The transition rates between eigenstates are given by Garanin (2011)
where is the bath partition function, the Boltzmann constant, and the bath temperature. Here and ( and ) are the system (bath) eigenenergies and eigenvectors, and
For the interaction Hamiltonian of eq.(4) we have
Let us focus on transitions between states and with
The first sum in eq.(6) vanishes only if for all with . From eq.(7) we see that only if vanishes for all bath states for which the Dirac Delta is non-zero. Let us assume that the bath spectrum is dense, as is already implied by the Markov approximation being applicable, such that the energy conservation condition can always be fulfilled. This means that, to prevent transitions we require that for all with , the following statements can be inferred from one another
Of course, the validity of this last equality does not imply , but if it does not hold, then for at least one pair .
Semi-local decay into the reservoir. Let us now look at the case where and work out the above condition, eq.(14), for (one walker at node ) and (vacuum state). For this,
As all transitions have to be avoided, this must hold for all , and so
This is an effective bath-system decoupling, as , which implies for all eigenstates . Therefore, if we require that the first sum in eq.(6) vanish for all transitions , it must vanish for all transitions, regardless of the nodes and number of excitations involved.
As the second sum in eq.(6) vanishes for standard QWs, and as we have just shown, so too must the first, we argue that local-decay cannot be used to generate any relevant dynamics of the form of eq.(2). We note that it is clear that the calculations shown above can be directly generalized to .
Semi-local reservoir induced dephasing. We now look at . From the arguments above, we immediately see that this can in principle be used to generate , as
is trivially fulfilled if and have different local excitation numbers. By the same token, in the 1-walker subspace, this is also fulfilled by any two states and , with . However, this does not imply , as mentioned before. If, for example, two eigenstates spam both and , then it is possible to have .
The next point is to see if we can cancel local pure-dephasing, while maintaining between single excitation states of the nodes. Local pure-dephasing is described by the rate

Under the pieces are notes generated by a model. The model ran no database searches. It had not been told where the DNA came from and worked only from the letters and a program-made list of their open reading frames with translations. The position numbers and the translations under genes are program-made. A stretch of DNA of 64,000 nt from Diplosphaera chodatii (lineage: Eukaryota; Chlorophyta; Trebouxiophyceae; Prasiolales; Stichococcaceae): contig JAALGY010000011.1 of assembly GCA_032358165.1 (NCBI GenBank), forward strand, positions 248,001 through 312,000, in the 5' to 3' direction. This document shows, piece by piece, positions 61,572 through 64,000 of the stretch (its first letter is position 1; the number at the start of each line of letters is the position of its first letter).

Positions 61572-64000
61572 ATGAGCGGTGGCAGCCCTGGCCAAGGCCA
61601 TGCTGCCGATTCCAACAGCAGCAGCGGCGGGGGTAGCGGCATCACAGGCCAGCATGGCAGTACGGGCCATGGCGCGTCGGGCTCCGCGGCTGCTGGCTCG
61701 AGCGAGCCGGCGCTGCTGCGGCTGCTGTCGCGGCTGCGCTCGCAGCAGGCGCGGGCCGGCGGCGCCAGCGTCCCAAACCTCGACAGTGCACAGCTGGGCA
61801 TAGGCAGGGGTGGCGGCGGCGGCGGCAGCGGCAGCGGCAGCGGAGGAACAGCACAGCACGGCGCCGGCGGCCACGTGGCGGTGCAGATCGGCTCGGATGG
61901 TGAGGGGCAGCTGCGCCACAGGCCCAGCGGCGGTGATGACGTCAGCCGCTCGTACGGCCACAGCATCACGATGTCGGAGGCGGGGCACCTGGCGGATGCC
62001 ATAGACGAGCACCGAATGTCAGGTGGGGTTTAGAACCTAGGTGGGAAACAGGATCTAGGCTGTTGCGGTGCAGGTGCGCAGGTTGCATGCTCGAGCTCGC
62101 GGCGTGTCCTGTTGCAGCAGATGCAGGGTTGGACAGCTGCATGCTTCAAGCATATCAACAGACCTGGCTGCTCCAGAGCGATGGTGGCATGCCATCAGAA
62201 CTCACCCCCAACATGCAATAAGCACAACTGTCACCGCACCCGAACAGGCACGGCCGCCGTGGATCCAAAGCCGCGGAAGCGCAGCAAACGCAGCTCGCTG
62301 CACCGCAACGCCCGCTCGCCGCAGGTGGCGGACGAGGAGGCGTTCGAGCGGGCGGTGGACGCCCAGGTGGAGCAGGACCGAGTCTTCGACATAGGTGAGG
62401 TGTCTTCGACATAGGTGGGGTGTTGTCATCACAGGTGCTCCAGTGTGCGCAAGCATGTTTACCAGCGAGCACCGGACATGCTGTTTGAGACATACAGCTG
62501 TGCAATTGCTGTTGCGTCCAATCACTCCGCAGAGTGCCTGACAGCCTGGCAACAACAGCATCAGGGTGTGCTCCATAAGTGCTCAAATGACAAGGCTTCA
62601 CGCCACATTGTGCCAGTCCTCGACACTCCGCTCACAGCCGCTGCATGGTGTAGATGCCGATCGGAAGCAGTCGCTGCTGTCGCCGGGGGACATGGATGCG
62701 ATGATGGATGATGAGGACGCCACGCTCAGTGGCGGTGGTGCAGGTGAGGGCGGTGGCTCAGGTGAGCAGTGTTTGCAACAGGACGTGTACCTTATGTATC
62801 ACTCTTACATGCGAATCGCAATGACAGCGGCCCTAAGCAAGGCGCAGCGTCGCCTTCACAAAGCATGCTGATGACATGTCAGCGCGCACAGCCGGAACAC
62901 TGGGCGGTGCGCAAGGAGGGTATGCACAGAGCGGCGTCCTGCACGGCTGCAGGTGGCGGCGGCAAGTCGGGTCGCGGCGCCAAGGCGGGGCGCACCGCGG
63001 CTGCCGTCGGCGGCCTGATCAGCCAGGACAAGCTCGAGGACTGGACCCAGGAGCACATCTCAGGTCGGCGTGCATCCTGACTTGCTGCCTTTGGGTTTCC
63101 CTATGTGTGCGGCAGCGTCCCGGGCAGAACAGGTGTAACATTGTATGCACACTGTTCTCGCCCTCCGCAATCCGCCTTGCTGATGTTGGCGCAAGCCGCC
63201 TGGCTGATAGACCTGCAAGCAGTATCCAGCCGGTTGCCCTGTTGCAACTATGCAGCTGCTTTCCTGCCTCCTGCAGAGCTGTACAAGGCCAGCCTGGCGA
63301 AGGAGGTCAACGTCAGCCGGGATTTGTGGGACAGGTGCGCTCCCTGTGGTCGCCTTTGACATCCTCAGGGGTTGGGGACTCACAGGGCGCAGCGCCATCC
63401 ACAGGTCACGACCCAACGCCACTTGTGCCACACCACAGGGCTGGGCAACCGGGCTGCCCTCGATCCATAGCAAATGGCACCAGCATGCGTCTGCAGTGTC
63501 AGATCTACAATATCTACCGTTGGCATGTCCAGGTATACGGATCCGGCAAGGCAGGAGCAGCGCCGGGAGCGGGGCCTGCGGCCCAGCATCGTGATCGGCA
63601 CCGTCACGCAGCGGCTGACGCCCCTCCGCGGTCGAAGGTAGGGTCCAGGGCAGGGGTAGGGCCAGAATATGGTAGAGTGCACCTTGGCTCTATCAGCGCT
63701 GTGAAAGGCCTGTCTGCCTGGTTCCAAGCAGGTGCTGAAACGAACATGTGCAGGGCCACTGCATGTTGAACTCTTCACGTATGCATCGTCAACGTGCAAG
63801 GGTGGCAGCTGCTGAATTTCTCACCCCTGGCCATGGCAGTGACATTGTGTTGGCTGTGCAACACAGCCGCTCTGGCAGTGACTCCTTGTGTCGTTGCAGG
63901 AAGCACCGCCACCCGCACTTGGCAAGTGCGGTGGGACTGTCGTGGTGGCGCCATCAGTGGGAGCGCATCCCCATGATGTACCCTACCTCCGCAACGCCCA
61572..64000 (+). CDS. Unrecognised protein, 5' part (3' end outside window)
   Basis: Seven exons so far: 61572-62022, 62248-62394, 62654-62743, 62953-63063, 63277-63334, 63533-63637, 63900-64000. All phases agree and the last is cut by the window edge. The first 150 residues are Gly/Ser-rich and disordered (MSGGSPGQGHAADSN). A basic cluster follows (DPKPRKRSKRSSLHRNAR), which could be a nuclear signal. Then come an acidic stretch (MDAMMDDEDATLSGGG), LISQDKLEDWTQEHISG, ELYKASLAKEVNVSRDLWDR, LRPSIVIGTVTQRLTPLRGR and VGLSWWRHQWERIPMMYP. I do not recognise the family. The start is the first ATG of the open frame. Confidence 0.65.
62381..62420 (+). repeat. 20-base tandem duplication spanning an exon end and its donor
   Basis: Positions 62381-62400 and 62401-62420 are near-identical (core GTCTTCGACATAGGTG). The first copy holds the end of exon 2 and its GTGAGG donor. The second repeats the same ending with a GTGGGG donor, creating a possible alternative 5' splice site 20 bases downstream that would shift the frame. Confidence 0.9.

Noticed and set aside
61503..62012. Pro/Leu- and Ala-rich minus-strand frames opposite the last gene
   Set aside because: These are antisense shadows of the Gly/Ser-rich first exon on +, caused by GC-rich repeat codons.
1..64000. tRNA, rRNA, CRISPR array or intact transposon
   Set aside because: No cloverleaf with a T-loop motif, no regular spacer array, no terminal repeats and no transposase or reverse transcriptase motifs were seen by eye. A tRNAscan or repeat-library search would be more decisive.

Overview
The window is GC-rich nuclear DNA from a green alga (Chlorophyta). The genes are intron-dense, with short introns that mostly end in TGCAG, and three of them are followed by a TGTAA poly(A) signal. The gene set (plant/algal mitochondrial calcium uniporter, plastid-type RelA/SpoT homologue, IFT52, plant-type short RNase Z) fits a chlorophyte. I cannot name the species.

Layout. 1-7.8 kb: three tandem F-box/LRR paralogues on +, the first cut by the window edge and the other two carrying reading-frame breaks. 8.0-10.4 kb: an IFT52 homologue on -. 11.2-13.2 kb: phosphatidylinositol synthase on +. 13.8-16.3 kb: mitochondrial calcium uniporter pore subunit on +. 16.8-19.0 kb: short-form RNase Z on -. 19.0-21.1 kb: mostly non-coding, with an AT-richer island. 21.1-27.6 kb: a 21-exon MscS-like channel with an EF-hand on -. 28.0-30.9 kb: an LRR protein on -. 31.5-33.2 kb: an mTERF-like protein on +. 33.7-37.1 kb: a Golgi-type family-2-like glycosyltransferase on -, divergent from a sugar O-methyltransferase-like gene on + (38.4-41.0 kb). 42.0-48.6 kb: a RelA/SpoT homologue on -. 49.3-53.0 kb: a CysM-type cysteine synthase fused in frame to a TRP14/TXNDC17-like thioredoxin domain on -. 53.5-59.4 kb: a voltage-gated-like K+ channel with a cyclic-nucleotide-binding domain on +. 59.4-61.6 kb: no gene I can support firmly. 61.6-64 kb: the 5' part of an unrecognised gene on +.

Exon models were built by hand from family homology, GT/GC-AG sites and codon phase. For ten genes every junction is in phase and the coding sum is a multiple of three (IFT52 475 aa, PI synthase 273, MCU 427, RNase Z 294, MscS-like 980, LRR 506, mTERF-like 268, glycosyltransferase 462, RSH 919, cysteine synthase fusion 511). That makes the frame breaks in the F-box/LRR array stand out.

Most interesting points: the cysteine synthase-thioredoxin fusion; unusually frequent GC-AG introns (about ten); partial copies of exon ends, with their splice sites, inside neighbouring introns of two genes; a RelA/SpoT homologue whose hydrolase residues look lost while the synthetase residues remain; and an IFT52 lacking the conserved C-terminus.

and we desire that this vanish. As we require that , there must be eigenstates for which . Therefore, in general, we need to cancel the two sums to obtain , which requires an environment tailored to the graph. While engineering an environment that is locally compatible with the graph Hamiltonian is in principle doable, adapting the environment to the global eigenstates of the graph is equivalent to first solving the problem the quantum computer is supposed to solve.
What we have found is that if the Hamiltonian of the graph preservers excitation number, then local dephasing can be used to obtain only for transitions that conserve excitation number, as desired. However, to do so we must first calculate the eigensystem of , then solve a set of coupled equations that give the appropriate system-bath couplings for zero local pure-dephasing. This is effectively reservoir engineering, and can be a considerable undertaking when the graph is of sufficient size. However, it must be noted that as both dephasing and preserve excitation number, only one block of the Hamiltonian must be diagonalized. This is not true for local decay, which does not conserve excitation number.
Depolarizing channel. A common decoherence model is the depolarizing channel, described by a coupling of the reservoir to all qubit operators, , and . The calculations above can be easily generalized to show that such coupling to the bath leads to all the restrictions found for both decay and dephasing. As expected, this model cannot lead to the desired master equation.